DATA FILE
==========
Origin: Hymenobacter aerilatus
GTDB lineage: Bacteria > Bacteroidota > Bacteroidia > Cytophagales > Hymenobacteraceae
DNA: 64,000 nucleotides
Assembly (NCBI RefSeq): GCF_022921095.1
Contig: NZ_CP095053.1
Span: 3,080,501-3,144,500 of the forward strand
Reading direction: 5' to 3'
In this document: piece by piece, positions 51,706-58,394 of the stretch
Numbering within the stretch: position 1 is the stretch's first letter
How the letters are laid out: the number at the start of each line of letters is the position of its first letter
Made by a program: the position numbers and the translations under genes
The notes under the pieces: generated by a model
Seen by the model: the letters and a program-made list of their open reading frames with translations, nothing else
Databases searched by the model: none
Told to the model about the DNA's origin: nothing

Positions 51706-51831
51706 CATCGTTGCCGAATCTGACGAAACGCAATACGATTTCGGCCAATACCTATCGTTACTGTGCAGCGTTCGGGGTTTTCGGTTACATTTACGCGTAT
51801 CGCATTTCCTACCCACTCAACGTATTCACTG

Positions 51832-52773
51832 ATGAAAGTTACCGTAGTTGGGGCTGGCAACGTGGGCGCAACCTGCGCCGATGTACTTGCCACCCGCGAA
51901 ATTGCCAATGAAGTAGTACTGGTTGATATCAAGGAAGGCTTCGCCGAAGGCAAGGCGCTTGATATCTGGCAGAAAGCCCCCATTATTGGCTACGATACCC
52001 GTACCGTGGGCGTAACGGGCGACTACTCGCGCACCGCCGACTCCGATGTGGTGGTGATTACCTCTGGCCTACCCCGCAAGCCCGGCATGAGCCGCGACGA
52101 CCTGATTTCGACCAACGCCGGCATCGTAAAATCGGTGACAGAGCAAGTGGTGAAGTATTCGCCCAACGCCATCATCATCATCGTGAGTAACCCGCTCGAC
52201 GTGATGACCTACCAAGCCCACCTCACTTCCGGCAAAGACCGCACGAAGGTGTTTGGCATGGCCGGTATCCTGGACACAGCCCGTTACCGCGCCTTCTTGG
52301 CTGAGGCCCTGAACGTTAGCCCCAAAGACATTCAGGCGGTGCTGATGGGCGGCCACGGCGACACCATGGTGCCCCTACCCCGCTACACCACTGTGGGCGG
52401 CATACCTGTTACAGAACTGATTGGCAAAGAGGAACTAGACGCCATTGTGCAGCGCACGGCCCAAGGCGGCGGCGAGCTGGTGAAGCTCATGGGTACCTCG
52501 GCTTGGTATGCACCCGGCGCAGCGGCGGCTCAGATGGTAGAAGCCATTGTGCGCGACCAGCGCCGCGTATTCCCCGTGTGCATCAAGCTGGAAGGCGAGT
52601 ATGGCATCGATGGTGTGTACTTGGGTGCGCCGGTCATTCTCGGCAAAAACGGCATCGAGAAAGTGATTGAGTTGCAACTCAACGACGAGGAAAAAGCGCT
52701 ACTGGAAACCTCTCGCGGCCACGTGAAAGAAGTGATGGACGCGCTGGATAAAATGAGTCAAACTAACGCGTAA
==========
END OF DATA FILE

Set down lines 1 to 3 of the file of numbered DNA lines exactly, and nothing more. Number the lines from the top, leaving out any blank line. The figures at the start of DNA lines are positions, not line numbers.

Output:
Origin: Hymenobacter aerilatus
GTDB lineage: Bacteria > Bacteroidota > Bacteroidia > Cytophagales > Hymenobacteraceae
DNA: 64,000 nucleotides